Diversity/Careers in Engineering & Information Technology



June/July 2013

Diversity/Careers June/July 2013

African Americans
VADM Brown of the USCG
BDPA conference preview
NJIT recognizes donors
ITSMF awards gala

SD in energy
News & Views
WBENC Summit & Salute
Regional roundup
Supplier diversity

Diversity in action
News & Views
Veterans in action NEW!

Westinghouse Office of Naval Research

News and Views

VDOT announces new northern Virginia leadership

Fairfax, VA – The Virginia Department of Transportation has named Helen L. Cuervo, PE, district administrator for VDOT’s Northern Virginia District, and Renée N. Hamilton her deputy.

“Helen and Renée are dedicated public servants who are already well recognized for their work as liaisons to Prince William, Arlington and Fairfax counties, and for their strong influence on VDOT’s construction, planning and investment management programs in northern Virginia,” said VDOT commissioner Greg Whirley. “They will continue to lead the innovative transportation program in this important region in the right direction.”

Cuervo will be responsible for state-maintained roads in Fairfax, Arlington, Loudoun and Prince William counties, plus supported highways in nine cities and towns. She replaces Garrett Moore, PE, who was promoted to VDOT chief engineer earlier this year.

She has been in the transportation field for thirty years, including twenty-six with VDOT. She began her career in the structural design consulting industry and joined VDOT in 1987. She was most recently the district construction engineer, responsible for the delivery of VDOT’s $700 million construction program in northern Virginia.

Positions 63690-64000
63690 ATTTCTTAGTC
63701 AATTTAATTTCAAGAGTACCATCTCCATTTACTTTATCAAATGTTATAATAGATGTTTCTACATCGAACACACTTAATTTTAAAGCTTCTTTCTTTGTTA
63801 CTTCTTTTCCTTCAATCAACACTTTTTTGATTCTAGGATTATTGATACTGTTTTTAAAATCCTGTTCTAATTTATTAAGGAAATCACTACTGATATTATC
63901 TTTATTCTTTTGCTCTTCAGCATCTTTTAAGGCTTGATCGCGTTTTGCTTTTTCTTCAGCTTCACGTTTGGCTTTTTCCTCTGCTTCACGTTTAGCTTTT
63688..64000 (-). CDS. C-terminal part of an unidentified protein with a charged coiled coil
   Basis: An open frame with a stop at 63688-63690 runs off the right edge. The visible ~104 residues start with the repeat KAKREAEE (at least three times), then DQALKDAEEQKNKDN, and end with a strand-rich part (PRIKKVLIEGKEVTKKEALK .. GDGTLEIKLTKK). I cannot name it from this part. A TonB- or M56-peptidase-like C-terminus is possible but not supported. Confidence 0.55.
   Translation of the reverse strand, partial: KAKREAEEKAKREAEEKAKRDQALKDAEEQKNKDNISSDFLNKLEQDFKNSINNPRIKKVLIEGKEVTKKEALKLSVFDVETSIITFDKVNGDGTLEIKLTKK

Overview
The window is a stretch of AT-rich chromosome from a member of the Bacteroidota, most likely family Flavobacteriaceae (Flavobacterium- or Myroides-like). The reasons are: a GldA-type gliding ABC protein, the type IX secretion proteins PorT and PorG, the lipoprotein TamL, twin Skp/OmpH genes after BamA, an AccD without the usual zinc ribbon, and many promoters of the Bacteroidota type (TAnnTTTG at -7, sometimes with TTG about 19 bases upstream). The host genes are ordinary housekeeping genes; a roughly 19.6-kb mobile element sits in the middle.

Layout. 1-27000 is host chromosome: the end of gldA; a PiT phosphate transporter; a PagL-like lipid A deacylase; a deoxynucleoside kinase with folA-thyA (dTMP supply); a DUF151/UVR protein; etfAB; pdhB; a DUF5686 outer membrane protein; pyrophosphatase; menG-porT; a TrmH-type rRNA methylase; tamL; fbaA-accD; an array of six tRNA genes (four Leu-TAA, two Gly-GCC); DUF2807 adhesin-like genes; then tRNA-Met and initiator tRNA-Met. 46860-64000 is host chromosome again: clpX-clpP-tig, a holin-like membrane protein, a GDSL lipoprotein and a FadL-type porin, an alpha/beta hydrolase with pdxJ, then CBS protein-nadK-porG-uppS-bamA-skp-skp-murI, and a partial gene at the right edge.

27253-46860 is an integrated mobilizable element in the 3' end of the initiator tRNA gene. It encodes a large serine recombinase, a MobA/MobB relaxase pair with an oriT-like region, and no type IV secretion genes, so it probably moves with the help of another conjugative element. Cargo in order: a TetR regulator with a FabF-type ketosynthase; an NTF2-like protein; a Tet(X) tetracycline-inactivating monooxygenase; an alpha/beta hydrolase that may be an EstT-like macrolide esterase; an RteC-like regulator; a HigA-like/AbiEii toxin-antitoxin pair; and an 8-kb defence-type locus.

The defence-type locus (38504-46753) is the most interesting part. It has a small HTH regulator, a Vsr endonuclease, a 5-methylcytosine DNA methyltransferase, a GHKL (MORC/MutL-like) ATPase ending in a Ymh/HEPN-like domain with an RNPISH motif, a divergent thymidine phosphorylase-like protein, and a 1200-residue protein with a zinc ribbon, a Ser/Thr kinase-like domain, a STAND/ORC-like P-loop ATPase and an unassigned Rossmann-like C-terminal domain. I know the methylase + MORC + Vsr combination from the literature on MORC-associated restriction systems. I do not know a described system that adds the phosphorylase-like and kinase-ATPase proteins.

Cuervo is a graduate of the University of Pittsburgh and has held a professional engineer’s license in Virginia since 1990.

Hamilton has more than twenty-five years of transportation experience. She began her career with VDOT in 1988 as an engineer trainee in VDOT’s central office and has since served in several district leadership roles. Most recently she was assistant district administrator for planning and investment management in northern Virginia.

She has a masters in engineering management from Old Dominion University and an undergraduate degree in civil engineering from South Carolina State University.

Lockheed Martin CEO speaks at Pratt & Whitney Women’s Leadership Forum

Hartford, CT – On May 15, Lockheed Martin CEO and president Marillyn Hewson spoke to an audience of more than 900 at Pratt & Whitney’s Women’s Leadership Forum.

“Women must be prepared to take on new and more challenging assignments, pursue mentors, and network with others to learn from them,” she told the predominantly female gathering at the Connecticut Convention Center in Hartford. “And most importantly, always perform at your best and focus on continuous learning.”

Hewson was introduced by Pratt & Whitney president Dave Hess as one of the nation’s top corporate CEOs. “She is a great example of a great woman who’s made a difference at a great company,” he said. “I think it’s fair to say our guest speaker today is one of the most capable and accomplished executives you can find anywhere in the world, in any industry.”

Today, twenty-one Fortune 500 companies have female CEOs, a significant transformation from just one female CEO in 1998. Hewson is among three women holding the top position at three of the six largest Pentagon contractors. She was selected by Fortune magazine as one of the “Fifty Most Powerful Women in Business” in 2010, 2011 and 2012.

The theme for this year’s forum, sponsored by the Pratt & Whitney Women’s Council, was “Take charge: your future’s bright.” Hewson said taking charge of one’s career path and staying focused is key. “The advice I give our employees is to decide for yourself what you want, and then own that decision,” she told the crowd. “Discuss it with your family and make the choice to do what it takes to achieve the goals that are important to you. Take charge of your career.”